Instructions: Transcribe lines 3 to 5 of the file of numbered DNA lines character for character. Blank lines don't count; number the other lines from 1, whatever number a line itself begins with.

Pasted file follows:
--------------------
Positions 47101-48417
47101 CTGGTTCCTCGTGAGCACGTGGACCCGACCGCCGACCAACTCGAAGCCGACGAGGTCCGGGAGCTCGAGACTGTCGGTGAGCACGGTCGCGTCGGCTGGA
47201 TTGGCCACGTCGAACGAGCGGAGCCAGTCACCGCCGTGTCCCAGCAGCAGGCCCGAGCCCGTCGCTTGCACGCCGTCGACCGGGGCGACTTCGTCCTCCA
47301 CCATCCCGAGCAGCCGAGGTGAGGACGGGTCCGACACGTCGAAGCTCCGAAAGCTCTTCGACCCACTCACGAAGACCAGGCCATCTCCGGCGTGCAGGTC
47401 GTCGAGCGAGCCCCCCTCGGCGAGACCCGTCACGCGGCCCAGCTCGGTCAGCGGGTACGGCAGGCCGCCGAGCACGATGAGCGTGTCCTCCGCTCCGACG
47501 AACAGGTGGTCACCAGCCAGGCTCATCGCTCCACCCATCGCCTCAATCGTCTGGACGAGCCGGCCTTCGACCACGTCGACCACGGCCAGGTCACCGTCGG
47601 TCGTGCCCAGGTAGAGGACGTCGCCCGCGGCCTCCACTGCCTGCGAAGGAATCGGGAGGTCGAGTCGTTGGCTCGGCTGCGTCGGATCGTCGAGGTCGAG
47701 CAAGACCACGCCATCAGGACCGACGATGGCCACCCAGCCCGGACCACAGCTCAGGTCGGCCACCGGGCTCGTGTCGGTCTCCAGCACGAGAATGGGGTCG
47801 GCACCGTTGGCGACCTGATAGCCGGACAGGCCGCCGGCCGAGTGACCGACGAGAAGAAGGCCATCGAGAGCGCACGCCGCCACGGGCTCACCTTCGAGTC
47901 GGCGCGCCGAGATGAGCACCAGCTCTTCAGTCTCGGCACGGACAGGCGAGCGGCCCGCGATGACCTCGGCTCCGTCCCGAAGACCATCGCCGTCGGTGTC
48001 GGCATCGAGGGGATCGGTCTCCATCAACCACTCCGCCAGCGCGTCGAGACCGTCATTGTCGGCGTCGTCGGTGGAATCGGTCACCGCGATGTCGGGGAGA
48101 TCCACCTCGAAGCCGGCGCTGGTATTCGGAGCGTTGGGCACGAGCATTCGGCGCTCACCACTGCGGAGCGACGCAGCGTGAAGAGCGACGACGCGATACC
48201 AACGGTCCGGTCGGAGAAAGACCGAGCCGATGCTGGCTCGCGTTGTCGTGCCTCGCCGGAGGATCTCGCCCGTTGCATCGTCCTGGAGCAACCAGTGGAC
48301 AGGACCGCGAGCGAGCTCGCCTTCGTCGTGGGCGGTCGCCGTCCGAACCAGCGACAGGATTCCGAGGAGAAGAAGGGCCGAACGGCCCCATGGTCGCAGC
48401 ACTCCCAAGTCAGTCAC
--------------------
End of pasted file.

47201 TTGGCCACGTCGAACGAGCGGAGCCAGTCACCGCCGTGTCCCAGCAGCAGGCCCGAGCCCGTCGCTTGCACGCCGTCGACCGGGGCGACTTCGTCCTCCA
47301 CCATCCCGAGCAGCCGAGGTGAGGACGGGTCCGACACGTCGAAGCTCCGAAAGCTCTTCGACCCACTCACGAAGACCAGGCCATCTCCGGCGTGCAGGTC
47401 GTCGAGCGAGCCCCCCTCGGCGAGACCCGTCACGCGGCCCAGCTCGGTCAGCGGGTACGGCAGGCCGCCGAGCACGATGAGCGTGTCCTCCGCTCCGACG